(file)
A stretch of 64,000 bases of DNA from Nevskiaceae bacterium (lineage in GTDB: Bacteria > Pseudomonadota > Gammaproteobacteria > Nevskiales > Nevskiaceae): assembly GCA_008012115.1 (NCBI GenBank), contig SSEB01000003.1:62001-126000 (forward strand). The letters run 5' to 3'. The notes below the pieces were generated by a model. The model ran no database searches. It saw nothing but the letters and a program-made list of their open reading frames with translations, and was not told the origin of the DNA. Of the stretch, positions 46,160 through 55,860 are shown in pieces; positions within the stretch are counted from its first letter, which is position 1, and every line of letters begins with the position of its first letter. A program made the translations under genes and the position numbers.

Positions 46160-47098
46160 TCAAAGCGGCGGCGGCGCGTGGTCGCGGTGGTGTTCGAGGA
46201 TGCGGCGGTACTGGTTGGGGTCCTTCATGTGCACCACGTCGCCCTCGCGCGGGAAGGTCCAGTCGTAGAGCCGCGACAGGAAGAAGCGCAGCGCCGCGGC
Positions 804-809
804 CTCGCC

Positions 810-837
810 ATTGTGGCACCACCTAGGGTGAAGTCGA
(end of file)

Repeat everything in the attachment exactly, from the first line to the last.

A stretch of 64,000 bases of DNA from Nevskiaceae bacterium (lineage in GTDB: Bacteria > Pseudomonadota > Gammaproteobacteria > Nevskiales > Nevskiaceae): assembly GCA_008012115.1 (NCBI GenBank), contig SSEB01000003.1:62001-126000 (forward strand). The letters run 5' to 3'. The notes below the pieces were generated by a model. The model ran no database searches. It saw nothing but the letters and a program-made list of their open reading frames with translations, and was not told the origin of the DNA. Of the stretch, positions 46,160 through 55,860 are shown in pieces; positions within the stretch are counted from its first letter, which is position 1, and every line of letters begins with the position of its first letter. A program made the translations under genes and the position numbers.

Positions 46160-47098
46160 TCAAAGCGGCGGCGGCGCGTGGTCGCGGTGGTGTTCGAGGA
46201 TGCGGCGGTACTGGTTGGGGTCCTTCATGTGCACCACGTCGCCCTCGCGCGGGAAGGTCCAGTCGTAGAGCCGCGACAGGAAGAAGCGCAGCGCCGCGGC
Positions 804-809
804 CTCGCC

Positions 810-837
810 ATTGTGGCACCACCTAGGGTGAAGTCGA